Kazakhstan is the first country in Asia to launch an economy-wide system to cap emissions from industry
The European Bank for Reconstruction and Development (EBRD) hosted a workshop in Astana, on the practical implications of dealing with carbon budgets, in cooperation with the Ministry of Environmental Protection of Kazakhstan. The workshop aimed to prepare businesses that are subject to the Kazakh emissions trading scheme (ETS) for implementing the scheme’s requirements.
Kazakhstan is the first Asian country that has launched a nationwide ETS, which came into effect on 1 January 2013, and which caps the emissions of its biggest emitters in the energy, coal, oil and gas extraction sectors. The Kazakh ETS started earlier this year, with a one-year pilot phase, to be followed by one or two compliance periods starting in 2014 and running until 2020. Under the Kazakh ETS, 147 million emission allowances (or “emission rights”) will be allocated for 2013. The allocation is based on each participant’s emissions in 2010, and each allowance represents one tonne of CO2 equivalent (tCO2e). A first batch of allowances is expected to be issued to companies’ accounts in the next few weeks.
During the workshop, management, as well as environmental compliance and trading departments of companies operating in Kazakhstan, heard about the knowledge, skills and expertise involved in implementing such schemes. The EBRD collaborated in the workshop with the International Emissions Trading Association (IETA), whose members shared their emissions trading experience and know-how, most importantly under the European Union Emissions Trading System (EU ETS), which is the world’s largest emissions trading scheme.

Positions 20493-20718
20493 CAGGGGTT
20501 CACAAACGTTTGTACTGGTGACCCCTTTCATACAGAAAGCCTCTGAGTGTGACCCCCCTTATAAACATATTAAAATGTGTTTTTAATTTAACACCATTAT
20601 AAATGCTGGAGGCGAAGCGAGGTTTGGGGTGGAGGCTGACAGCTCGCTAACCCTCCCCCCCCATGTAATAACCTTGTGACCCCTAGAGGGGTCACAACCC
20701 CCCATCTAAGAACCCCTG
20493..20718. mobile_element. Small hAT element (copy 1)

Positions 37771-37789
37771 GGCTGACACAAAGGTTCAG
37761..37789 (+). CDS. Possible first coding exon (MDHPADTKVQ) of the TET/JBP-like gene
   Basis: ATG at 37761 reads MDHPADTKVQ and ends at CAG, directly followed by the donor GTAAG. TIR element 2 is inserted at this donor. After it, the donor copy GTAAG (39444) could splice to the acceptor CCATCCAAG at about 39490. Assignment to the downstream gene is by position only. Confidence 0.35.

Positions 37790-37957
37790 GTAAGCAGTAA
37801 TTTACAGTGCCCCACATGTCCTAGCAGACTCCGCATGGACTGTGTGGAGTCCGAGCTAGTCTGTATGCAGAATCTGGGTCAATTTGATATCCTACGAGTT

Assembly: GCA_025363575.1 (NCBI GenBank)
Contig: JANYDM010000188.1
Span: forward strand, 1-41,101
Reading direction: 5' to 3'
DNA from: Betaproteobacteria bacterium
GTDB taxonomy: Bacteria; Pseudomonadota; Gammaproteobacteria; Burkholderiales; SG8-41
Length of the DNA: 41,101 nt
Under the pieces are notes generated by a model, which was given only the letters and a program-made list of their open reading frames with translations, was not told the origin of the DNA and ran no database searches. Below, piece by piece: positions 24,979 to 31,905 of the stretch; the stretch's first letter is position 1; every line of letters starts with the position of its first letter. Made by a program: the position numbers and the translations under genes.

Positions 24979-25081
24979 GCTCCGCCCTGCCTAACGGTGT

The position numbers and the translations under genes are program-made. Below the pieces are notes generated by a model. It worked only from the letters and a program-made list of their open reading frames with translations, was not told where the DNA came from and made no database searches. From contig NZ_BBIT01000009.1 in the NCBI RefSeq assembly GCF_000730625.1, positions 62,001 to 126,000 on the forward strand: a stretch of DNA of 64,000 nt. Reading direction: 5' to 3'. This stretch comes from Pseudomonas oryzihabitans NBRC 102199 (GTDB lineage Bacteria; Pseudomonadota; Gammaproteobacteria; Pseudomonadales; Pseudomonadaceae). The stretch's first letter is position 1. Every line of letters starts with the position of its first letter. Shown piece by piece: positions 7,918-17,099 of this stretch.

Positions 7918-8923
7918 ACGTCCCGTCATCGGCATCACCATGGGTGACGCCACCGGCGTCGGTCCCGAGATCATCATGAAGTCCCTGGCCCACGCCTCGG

The adoption of an ETS will help Kazakhstan achieve its five per cent emission reduction target (compared to 1990 levels) as agreed as part of the second Kyoto Protocol commitment period, which runs from 2013 to 2020.
The ETS is part of the Kazakh government’s green agenda which the EBRD supports. “Kazakhstan has a vast potential to reduce emissions, including energy efficiency, gas flaring reduction and development of renewable energy resources, and we are looking for opportunities to help by investing in those projects,” said Janet Heckman, the EBRD’s Director for Kazakhstan.
As part of the Bank’s Preparedness for Emissions Trading in the EBRD Region (PETER) initiative, the EBRD commissioned a study outlining cap-and-trade options for Kazakhstan. The initiative’s second phase would focus on opportunities for linking the Kazakh ETS with other emissions trading schemes, such as the EU ETS.